Josephine Metcalf is a Senior Lecturer in American Studies at the University of Hull, UK. She is the co-founder and co-director of the Cultures of Incarceration Centre and Programme Director for the MA in Incarceration Studies.
Jo’s research centres on representations of gangs and prisons in a range of cultural forms and the ways in which these have been received by audiences. Her first monograph, entitled The Culture and Politics of Contemporary Street Gang Memoirs, was released in 2012 and she has co-edited two collections of essays, one on Ice-T (with Will Turner, 2014) and the other on African American culture and society after Rodney King (with Carina Spaulding, 2015). She has published on the life and works of Luis J Rodriguez, narratives by former prisoner Shaun Attwood, and Guantanamo Bay memoirs. Jo recently wrote a foreword for an anniversary edition of Joseph Bathanti’s award-winning prison novel, Coventry, and is currently working on a monograph about contemporary US prison literature as well as an edited collection on Luis J Rodriguez with Ben Olguín from UCSB (both with EUP).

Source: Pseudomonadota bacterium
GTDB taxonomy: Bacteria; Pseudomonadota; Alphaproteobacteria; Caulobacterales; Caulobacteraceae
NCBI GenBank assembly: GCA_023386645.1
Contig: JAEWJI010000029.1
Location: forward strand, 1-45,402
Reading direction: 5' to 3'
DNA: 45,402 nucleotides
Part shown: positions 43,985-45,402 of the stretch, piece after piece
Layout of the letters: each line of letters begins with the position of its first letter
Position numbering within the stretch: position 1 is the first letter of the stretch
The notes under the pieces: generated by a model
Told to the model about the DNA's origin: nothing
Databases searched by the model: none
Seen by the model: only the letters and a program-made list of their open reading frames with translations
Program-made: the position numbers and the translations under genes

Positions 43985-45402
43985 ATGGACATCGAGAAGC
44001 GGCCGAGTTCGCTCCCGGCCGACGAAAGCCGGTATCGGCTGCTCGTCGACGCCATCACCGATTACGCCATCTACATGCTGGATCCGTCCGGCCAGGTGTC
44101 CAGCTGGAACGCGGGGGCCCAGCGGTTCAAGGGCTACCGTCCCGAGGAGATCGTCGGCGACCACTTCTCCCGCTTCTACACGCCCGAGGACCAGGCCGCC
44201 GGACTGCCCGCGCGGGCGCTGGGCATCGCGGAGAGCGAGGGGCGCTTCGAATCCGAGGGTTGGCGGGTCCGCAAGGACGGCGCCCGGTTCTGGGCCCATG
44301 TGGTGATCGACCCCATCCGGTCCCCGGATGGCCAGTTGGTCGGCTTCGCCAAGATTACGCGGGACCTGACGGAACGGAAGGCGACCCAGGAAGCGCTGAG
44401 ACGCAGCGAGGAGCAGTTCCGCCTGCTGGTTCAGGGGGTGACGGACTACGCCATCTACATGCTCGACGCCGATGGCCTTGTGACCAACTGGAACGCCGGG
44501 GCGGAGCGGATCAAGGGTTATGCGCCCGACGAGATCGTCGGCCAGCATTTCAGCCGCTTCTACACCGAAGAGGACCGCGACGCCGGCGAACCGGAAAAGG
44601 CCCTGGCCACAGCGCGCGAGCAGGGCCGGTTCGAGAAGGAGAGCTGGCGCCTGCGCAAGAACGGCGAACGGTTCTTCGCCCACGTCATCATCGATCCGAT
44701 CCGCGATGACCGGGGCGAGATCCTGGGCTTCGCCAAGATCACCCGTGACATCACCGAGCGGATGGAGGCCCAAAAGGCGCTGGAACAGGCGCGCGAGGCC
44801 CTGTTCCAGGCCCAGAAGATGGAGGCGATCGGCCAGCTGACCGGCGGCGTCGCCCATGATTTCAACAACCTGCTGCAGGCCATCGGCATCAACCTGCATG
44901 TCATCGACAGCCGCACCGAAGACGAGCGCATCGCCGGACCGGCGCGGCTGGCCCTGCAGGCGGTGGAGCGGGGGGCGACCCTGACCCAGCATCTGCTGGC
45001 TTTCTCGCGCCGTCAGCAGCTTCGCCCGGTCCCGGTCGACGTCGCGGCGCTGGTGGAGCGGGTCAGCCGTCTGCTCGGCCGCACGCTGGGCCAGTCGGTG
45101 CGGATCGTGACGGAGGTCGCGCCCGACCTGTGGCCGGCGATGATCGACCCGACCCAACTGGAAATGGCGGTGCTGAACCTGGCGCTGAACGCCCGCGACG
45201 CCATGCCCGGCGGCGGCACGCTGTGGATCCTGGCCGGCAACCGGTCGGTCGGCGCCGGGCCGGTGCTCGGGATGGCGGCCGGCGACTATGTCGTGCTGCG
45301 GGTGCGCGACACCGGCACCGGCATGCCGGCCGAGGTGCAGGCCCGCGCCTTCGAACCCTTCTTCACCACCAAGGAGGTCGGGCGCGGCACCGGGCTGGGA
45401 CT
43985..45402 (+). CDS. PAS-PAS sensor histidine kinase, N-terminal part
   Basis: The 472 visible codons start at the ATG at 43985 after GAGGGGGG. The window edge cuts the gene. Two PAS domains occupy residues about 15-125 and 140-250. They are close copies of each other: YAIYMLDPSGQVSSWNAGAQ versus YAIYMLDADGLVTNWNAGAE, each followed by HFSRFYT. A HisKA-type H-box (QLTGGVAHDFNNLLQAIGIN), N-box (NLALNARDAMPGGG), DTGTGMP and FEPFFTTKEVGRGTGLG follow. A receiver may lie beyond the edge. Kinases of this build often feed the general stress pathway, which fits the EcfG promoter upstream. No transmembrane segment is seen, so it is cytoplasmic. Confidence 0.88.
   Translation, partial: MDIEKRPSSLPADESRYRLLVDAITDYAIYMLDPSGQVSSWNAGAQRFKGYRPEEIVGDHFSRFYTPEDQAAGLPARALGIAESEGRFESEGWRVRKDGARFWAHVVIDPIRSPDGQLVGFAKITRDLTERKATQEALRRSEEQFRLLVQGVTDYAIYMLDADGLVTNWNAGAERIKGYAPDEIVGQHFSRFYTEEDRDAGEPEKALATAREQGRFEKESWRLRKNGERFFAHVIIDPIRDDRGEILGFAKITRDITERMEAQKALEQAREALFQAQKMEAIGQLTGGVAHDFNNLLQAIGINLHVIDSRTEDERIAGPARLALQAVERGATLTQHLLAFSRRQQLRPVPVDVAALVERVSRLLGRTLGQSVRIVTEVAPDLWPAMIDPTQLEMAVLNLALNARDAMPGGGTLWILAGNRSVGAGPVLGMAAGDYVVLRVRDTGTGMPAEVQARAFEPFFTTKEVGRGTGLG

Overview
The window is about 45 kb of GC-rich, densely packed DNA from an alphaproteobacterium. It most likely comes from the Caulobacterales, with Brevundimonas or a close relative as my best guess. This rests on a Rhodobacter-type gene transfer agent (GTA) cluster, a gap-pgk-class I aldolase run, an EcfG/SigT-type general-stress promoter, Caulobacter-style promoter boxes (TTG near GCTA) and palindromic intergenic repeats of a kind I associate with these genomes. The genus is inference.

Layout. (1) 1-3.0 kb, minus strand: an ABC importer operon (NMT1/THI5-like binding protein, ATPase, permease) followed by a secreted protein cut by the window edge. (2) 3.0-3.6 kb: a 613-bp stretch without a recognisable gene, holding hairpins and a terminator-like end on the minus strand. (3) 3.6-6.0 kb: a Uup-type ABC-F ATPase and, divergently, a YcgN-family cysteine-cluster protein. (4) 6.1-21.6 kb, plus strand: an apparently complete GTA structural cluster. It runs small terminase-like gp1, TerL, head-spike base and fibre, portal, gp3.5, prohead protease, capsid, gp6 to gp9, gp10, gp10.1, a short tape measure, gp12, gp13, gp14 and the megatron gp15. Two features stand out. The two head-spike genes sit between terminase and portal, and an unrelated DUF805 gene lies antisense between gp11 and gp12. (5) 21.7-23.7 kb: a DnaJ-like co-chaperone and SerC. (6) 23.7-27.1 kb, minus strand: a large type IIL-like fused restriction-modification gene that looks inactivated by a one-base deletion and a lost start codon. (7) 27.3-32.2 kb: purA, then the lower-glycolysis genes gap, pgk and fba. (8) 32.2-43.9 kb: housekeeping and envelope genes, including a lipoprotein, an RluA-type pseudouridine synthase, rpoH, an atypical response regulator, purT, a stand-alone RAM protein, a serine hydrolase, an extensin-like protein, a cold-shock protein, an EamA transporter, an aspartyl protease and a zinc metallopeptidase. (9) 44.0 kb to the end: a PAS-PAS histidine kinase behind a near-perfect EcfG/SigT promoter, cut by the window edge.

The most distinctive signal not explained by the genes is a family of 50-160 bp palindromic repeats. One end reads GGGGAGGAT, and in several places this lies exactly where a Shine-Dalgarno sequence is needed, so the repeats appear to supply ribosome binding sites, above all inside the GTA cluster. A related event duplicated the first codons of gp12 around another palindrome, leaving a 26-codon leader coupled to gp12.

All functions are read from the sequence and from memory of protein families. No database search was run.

In 2019, Jo finished working with a group of former prisoners on a British Academy / Arts Council-funded project entitled ‘Pop-Culture, and Transatlantic Perspectives: How Former UK Prisoners Interpret American (Penal) Culture’. The project resulted in a collection of creative writings, Hope Walks by Me that Bonne Greer hailed her “book of the year” in the FT book review. During the pandemic Jo delivered a cutting-edge module on ‘US & UK Prison Culture; Redemption & Resistance’ at HMP Hull, digitally supported by specially adapted chromebooks for the prison learners. She is currently working on a HEIF-funded project called "Prison Officers & Creativity; Supporting the Self & the Inmate".